There’s no unraveling the trail that brought me here. It would be easy enough to pick one or another thread from the tangle of numb duty, chance, and deception, but now the whole knotted mess has gone to the refuse pile. Almost ten years now since I turned my back on life but declined to die. The answer was simple and was always before me, as it is before all of us. But I upheld and undersigned a foolish cowardice and not only went on living but tolerated and promulgated, deep within myself, the sin of hope. I went back to work. I indulged the selfish illusion of charity. I endured the small disasters left to me and, with somewhat more care, helped my clients negotiate the shipwrecks of their lives. While the light lasted, the pinhole of empathy allowed the scattered and inverted image of their souls into the darkened chamber of mine.
When my family left I threw everything away, by which I mean objects. I adopted and maintained a new asceticism out of mourning and tribute and then resentment. Some part of me still covets my clients’ expansive disarray and unstinting devotion to their things.
I thought I understood them: their illness is a cautionary tale, they are like us but they lack the crucial grain of equivocating sanity which allows us to carry on our carelessly intimate and sacrilegious relationship with our garbage. But of course it is only by giving ourselves over to the world that we transcend it. What does their abjection teach the rest of us? What if our souls are also a kind of garbage and what if they only find their level when we descend into the kingdom of waste? What happens when our souls’ faculties are so corroded by the journey to the midden that the belief is engendered that some other garden is down there, a species of inverted exultation beyond the mere consolation of misery—another truth, hidden from the burning eyes of God?
What dances in the lightless night? Will men crowd it out of our last-ditch world? With what do we stuff our ears and eyes against the truth?
In moonlight it is the Great Pyramid that I ascend, that crumbles beneath numb hands and feet, that still radiates the stale warmth of a distant day that hides around a corner of the earth, unwilling to look upon the scene on the desert floor.
Caught by night on the tomb’s stark surface, I am alien to the great pile, the temple that is entered from within, wherefrom I hear the terrible gnawing of a great ferment… that hypocritical monument that shows only staid geometry to the vacuum and holds writhing fullness inside—
My dream ends in a sweltering black continuum.
To come to my clients I drive long on lonely roads. Other counselors have grown inured, but I still struggle with a feeling of stricken trance each time—not because of the clients (they are usually thinly amiable at first) but because I can’t help looking into the hoard (is it the true client? Am I?) The hoard presents an intractable problem of perception—where to look, what to see, and why. Perception is organization, and the sad pointless chaos defeats and excludes the will to order. I’m still capable of perceiving the particulars well enough to do my job, but the overwhelming surface saps my will, threatens in its dank plurality, its sorry and accusing decay and waste. I am a pathetic voyeur spying on the traffic to the garbage chute. I feel shame, at our way of life, but also at the universe of things we find ourselves in—why are so many cheap forms possible at all? When one cheap thing is piled atop another, the value of both is decreased, and on and on. Why can a whim or desire be molded once and then reproduced forevermore? The endless issue of the factories and our own frailer forms, produced en masse to unvarying specifications. Does something worse than greed motivate the provisioners to set loose a clockwork of manufacture and then, like the sorcerer’s apprentice, turn their backs on the consequences? No matter, someone will weep for the senseless progeny of the factories, misguided foster parents will mourn the great abandonment and take in the abandoned, but they take garbage to their hearts. Their sympathy is misspent and teaches the futility of all such feelings.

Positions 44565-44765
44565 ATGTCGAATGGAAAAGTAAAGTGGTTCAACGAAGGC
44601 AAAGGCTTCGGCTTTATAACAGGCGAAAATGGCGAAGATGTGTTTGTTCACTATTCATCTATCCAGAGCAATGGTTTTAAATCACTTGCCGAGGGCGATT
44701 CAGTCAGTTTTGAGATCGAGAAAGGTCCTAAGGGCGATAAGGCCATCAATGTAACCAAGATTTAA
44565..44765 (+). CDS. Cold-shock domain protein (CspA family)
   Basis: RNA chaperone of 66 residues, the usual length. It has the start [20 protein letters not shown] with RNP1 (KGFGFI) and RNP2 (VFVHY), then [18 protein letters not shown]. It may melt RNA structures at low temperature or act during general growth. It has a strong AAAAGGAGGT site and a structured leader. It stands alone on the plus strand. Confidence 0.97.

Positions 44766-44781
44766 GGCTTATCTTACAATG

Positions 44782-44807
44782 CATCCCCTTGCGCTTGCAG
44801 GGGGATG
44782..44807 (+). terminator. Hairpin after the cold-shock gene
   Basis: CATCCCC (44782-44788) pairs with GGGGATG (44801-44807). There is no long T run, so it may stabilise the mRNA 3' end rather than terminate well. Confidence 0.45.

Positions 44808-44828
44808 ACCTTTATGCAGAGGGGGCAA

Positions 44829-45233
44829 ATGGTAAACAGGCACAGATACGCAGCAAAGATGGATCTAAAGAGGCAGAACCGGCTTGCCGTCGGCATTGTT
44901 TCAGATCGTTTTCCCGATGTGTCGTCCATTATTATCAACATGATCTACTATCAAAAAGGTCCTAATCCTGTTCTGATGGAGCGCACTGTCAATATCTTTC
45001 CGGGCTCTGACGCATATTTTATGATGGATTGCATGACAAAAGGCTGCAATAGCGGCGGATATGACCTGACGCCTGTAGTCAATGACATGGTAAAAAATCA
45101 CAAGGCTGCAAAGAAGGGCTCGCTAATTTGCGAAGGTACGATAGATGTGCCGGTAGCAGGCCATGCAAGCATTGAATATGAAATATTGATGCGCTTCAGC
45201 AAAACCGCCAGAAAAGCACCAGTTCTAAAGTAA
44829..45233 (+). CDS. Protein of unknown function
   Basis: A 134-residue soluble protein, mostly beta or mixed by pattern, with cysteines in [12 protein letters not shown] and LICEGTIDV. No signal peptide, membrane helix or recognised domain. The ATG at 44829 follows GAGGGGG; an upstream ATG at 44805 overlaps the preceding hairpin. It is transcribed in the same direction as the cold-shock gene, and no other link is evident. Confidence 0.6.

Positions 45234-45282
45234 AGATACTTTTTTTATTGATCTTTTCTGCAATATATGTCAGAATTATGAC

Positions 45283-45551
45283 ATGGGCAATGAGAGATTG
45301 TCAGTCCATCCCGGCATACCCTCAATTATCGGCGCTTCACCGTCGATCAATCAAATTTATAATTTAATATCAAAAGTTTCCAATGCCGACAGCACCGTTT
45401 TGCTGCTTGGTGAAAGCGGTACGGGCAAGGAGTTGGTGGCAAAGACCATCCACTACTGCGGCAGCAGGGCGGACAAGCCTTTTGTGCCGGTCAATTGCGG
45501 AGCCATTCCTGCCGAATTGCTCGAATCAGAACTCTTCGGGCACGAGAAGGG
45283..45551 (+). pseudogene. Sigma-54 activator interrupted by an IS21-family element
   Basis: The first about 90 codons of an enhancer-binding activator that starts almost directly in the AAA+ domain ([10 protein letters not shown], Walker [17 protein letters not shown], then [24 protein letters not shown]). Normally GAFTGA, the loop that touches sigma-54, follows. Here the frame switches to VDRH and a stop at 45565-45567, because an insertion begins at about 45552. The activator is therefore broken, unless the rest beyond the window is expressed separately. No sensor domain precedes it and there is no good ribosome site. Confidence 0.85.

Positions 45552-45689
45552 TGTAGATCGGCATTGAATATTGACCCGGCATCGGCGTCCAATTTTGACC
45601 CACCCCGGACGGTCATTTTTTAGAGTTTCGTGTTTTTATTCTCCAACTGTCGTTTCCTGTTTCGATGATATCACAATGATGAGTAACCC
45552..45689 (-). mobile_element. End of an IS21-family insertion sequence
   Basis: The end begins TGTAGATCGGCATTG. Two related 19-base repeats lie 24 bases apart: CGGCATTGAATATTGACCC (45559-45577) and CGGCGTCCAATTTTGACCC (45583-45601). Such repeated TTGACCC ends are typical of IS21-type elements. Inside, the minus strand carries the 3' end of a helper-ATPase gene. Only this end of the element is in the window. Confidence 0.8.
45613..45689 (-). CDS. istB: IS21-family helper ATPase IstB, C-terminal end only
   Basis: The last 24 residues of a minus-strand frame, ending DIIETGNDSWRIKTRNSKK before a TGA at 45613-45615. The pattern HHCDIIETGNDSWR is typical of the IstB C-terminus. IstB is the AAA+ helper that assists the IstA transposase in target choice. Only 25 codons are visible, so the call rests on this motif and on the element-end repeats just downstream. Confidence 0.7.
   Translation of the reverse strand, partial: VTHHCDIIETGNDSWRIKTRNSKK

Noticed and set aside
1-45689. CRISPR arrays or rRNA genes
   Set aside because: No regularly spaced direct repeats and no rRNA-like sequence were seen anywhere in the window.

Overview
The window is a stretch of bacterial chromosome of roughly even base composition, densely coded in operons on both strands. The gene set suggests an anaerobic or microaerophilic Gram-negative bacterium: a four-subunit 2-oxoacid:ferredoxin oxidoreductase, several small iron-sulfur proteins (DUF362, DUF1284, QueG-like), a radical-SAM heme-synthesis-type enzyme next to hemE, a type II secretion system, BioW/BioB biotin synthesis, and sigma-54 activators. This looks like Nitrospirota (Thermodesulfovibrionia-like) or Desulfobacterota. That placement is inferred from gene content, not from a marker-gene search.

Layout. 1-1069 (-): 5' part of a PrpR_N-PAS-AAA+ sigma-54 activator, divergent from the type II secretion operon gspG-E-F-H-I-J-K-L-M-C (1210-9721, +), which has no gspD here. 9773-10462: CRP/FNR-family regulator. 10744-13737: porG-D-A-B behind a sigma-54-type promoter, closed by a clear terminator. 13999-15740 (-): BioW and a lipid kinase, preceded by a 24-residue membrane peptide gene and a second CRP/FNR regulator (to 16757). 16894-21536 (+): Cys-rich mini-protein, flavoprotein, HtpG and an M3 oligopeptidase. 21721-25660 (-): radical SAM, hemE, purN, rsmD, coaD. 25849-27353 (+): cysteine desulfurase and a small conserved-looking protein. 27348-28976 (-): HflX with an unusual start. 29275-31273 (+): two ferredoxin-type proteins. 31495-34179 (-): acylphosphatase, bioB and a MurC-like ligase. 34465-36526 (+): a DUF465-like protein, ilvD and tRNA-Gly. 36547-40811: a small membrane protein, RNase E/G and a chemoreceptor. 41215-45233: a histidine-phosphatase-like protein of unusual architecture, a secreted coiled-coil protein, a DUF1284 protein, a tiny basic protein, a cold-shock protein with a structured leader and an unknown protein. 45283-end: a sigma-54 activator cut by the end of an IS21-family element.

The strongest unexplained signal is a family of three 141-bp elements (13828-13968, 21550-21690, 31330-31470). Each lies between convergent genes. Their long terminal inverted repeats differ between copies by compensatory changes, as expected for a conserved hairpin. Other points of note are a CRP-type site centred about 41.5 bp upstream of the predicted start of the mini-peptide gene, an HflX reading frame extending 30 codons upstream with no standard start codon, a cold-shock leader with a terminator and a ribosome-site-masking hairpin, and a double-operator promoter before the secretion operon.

What is it that enrages me about so many simple desires, so simply met?
…What brood from a fouled nest? Inside the calyx of a lonely house: a runner in darkness. Here in the heart is the grub… “As high as the heap, the roots are deeper,” I thought I heard him say.
Moonlight in the cellar, Wilson’s back—he really was ready. his fingers are numerous and long enough at last to caress his every treasure.
Adam S. Cantwell is a writer, musician and father living in Brooklyn, New York. He is the author, most recently, of Orphans on Granite Tides (Ex Occidente Press, Bucharest). His stories have appeared in Fiddleblack and various anthologies including Ex Occidente’s tributes to Meyrink, Bulgakov, and Bruno Schulz.